There aren’t enough words to express the impact that President Barack Obama has had on the many issues plaguing the people of the United States of America. With subjects ranging from the country’s racial divide and acts of terror worldwide, to gender inequality and LGBT rights, President Obama has had his hands full with supplying hope and reform to the country’s most oppressed communities.

In a 17,000 word cover story for The Atlantic written by esteemed journalist and author Ta-Nehisi Coates, the history of this particular presidency is revealed. The story, entitled, “My President Was Black,” dives into the depths of how President Obama obtained the valor to represent millions of people with a slew of different backgrounds and cultural and personal identities, while cultivating his own identity and values.

Broken into six parts, Coates takes us on a journey of the Obama Presidency as seen through his eyes, while including sit down interviews with President Obama throughout his tenure at the White House. Coates opens the story by describing the atmosphere of BET’s farewell party for the first family, and the Obamas unrelenting love for hip-hop music.

Coates also discussed the victories and the struggles that the Obamas faced while in office. In a video posted on The Atlantic’s Facebook page, President Obama discussed his perspective on race and the approach of his influence on others.

“If I walked into a room and it’s a bunch of white farmers, trade unionists, middle age—I’m not walking in thinking, Man, I’ve got to show them that I’m normal,” Obama stated. “I walk in there, I think, with a set of assumptions: like, these people look just like my grandparents. And I see the same Jell‑O mold that my grandmother served, and they’ve got the same, you know, little stuff on their mantelpieces. And so I am maybe disarming them by just assuming that we’re okay.”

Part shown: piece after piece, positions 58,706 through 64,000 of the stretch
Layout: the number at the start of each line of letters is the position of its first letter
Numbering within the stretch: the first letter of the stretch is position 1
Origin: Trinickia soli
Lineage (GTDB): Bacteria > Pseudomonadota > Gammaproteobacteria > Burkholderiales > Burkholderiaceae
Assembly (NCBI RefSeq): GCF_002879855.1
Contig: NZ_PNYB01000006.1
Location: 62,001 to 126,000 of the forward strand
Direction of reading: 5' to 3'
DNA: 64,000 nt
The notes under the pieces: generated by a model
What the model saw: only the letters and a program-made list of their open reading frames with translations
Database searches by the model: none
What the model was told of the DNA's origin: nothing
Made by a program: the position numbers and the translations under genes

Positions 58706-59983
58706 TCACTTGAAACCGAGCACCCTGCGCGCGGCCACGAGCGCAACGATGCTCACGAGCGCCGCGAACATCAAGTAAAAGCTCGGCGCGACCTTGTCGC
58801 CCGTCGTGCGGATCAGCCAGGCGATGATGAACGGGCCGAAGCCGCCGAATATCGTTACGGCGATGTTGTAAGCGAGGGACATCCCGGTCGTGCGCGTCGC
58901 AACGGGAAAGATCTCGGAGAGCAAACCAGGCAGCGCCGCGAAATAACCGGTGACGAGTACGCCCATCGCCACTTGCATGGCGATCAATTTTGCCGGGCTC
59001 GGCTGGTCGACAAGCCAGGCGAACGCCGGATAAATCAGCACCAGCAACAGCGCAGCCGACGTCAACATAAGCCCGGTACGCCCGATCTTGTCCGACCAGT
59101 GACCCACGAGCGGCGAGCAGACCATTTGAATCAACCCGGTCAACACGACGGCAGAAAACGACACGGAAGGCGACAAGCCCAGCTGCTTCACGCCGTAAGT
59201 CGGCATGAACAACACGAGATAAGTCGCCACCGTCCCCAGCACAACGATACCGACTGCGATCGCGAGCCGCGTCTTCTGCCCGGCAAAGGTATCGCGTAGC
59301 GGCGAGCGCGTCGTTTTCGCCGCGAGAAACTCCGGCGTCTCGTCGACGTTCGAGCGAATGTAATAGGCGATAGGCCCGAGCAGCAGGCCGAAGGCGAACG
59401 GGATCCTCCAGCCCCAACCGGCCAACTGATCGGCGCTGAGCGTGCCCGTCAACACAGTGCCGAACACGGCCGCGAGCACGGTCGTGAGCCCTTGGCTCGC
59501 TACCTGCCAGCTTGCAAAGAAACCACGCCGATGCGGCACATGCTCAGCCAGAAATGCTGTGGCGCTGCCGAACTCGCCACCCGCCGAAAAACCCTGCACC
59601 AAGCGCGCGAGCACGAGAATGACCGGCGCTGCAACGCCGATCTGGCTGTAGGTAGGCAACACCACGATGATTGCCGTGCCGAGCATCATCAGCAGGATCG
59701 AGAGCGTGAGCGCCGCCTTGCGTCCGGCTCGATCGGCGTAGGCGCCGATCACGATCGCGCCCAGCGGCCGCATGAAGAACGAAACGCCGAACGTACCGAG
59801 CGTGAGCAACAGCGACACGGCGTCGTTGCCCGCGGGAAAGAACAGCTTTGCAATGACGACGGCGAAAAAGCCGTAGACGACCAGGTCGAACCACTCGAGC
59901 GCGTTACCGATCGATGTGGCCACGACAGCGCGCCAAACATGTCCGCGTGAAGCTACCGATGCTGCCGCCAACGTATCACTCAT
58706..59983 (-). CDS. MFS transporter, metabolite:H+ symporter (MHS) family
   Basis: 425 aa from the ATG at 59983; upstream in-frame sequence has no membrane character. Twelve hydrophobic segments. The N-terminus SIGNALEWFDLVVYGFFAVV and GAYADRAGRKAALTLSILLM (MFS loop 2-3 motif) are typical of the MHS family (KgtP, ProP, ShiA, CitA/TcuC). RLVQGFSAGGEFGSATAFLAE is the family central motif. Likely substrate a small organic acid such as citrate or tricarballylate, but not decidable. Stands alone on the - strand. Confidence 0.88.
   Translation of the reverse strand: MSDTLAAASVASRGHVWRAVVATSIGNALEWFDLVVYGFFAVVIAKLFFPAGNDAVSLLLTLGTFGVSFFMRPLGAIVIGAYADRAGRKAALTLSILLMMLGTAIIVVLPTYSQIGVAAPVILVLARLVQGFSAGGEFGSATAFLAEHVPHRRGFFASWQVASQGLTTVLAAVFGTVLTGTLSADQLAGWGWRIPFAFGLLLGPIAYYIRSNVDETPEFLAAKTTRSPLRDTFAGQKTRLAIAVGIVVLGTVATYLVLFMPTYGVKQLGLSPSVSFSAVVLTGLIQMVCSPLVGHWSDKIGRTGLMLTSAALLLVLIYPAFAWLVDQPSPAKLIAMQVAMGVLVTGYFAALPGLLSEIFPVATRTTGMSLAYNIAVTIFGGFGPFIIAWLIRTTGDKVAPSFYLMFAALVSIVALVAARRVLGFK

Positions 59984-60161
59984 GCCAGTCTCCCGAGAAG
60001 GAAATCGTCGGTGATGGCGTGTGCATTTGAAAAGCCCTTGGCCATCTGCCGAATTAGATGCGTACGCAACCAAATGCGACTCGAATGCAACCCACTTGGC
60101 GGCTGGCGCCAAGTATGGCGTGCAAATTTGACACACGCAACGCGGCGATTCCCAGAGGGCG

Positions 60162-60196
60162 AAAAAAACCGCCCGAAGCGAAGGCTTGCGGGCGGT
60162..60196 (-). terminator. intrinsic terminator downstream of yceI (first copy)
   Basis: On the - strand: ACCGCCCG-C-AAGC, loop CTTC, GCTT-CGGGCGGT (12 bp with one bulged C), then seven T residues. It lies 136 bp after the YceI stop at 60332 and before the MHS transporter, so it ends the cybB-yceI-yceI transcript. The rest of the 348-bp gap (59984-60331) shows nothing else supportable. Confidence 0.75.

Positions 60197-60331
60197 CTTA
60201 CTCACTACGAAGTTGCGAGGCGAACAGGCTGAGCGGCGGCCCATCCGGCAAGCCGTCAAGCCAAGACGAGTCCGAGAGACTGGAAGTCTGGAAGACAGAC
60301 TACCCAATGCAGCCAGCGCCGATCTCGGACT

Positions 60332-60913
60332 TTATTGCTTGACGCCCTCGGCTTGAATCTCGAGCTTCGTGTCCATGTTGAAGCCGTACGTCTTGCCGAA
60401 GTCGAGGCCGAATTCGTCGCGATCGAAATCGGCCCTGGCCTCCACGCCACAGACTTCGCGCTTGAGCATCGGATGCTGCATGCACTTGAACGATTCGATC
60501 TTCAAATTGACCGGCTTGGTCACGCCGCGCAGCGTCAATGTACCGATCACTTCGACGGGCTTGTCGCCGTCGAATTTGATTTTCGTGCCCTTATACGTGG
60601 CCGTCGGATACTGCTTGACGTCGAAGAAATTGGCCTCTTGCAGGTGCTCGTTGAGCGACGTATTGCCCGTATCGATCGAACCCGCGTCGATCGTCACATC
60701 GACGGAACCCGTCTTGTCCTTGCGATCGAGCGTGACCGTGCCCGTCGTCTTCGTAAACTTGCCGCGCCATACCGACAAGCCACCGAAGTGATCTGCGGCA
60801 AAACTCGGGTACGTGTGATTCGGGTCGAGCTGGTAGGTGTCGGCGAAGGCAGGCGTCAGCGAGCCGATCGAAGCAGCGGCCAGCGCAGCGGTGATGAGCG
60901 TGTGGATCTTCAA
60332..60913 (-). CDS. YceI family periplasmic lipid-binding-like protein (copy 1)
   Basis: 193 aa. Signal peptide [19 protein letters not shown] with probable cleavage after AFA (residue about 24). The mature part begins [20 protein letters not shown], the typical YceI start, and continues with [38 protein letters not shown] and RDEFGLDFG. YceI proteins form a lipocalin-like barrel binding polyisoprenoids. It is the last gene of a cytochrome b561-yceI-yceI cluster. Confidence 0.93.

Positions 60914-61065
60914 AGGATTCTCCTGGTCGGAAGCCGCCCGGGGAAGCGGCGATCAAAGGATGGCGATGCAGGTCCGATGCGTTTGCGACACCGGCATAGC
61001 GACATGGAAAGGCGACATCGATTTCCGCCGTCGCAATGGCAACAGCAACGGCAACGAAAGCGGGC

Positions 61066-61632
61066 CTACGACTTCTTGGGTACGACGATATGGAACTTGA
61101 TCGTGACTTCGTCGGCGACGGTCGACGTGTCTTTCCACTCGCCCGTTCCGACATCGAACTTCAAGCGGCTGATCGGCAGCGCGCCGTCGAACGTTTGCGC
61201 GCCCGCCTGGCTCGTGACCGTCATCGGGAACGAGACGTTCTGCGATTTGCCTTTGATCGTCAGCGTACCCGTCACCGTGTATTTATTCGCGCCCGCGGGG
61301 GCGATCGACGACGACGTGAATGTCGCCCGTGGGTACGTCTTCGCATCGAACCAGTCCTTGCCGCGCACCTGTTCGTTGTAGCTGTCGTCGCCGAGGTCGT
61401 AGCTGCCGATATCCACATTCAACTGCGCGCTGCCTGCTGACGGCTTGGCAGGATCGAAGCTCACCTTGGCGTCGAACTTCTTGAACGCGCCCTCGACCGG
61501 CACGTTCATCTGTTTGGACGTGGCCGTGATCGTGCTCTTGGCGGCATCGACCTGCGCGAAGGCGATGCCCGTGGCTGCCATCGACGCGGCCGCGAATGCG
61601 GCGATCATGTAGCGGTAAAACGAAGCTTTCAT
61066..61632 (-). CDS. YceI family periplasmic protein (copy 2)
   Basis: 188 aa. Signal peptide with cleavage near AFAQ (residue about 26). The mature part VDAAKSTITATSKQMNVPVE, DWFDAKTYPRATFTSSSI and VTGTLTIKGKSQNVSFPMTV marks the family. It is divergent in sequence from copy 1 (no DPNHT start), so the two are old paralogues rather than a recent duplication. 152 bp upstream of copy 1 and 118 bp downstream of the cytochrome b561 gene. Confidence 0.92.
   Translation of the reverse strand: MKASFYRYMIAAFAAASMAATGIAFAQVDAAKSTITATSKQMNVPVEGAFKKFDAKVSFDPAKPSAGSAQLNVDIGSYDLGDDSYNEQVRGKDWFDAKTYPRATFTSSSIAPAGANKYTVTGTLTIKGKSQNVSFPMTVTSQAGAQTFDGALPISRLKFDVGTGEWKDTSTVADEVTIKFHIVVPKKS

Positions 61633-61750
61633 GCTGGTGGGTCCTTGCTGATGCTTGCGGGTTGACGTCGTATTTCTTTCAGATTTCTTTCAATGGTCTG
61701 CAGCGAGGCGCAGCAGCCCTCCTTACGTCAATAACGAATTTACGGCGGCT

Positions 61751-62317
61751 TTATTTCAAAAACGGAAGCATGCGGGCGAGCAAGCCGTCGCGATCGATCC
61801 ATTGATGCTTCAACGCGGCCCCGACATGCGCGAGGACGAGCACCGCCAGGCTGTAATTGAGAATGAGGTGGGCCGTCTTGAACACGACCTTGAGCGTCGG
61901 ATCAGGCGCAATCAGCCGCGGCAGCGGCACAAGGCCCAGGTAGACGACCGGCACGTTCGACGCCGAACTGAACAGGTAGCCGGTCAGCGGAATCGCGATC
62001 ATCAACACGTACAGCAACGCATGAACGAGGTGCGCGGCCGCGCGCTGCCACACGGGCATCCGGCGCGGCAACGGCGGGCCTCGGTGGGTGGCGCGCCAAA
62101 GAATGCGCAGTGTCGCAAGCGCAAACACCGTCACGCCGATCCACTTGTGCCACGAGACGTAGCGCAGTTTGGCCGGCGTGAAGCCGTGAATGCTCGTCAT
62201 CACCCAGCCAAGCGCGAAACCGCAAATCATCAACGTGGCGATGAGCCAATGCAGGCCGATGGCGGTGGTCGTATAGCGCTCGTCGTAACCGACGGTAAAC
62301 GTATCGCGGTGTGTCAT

In the impressive article, Coates also discusses conscious decisions made by President Obama in terms of embracing Black culture, working extensively in the Black community before and during his Presidency, and the plight of being a Black President vs. a Democratic President, and the challenges that are faced by both.

President-elect Donald Trump also came up in conversation as Coates expressed his disdain for America’s decision to elect such a drastically different leader for the coming years.

“When I told Obama that I thought Trump’s candidacy was an explicit reaction to the fact of a Black president, he said he could see that, but then enumerated other explanations. When assessing Trump’s chances, he was direct: He couldn’t win,” Coates stated. “This assessment was born out of the president’s innate optimism and unwavering faith in the ultimate wisdom of the American people—the same traits that had propelled his unlikely five-year ascent from Illinois state senator to U.S. senator to leader of the free world.”

Read Ta-Nehisi Coates’ full cover story, My President Was Black here.